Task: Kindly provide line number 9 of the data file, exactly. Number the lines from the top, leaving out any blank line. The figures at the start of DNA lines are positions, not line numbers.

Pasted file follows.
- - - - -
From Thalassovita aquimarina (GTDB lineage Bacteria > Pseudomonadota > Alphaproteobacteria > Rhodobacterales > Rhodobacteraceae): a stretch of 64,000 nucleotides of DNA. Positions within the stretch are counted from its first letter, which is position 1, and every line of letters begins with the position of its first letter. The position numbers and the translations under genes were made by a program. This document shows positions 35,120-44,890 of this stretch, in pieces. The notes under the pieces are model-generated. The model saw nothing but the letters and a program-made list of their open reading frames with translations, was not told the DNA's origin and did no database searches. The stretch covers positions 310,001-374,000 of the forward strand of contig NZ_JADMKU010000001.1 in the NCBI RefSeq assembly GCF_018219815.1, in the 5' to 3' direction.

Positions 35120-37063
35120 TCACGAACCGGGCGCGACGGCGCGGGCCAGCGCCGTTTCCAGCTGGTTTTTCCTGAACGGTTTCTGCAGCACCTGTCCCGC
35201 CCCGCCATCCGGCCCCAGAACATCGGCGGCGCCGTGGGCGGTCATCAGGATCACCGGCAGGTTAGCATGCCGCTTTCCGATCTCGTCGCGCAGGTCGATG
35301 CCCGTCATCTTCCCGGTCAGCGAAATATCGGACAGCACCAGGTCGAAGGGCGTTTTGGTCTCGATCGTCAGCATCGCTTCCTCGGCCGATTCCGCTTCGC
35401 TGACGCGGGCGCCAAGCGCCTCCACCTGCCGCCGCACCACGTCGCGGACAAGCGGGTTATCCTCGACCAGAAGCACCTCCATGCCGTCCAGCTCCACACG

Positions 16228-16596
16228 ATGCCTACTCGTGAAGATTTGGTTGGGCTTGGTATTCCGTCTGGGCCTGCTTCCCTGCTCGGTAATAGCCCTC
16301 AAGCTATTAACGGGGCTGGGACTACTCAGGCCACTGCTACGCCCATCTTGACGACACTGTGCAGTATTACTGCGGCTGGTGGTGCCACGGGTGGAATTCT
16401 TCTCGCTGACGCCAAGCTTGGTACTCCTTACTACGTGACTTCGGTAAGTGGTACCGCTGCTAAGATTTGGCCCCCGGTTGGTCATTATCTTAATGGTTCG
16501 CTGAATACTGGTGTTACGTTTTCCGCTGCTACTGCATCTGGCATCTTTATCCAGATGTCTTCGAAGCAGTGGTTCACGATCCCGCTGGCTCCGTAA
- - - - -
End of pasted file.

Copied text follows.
16301 AAGCTATTAACGGGGCTGGGACTACTCAGGCCACTGCTACGCCCATCTTGACGACACTGTGCAGTATTACTGCGGCTGGTGGTGCCACGGGTGGAATTCT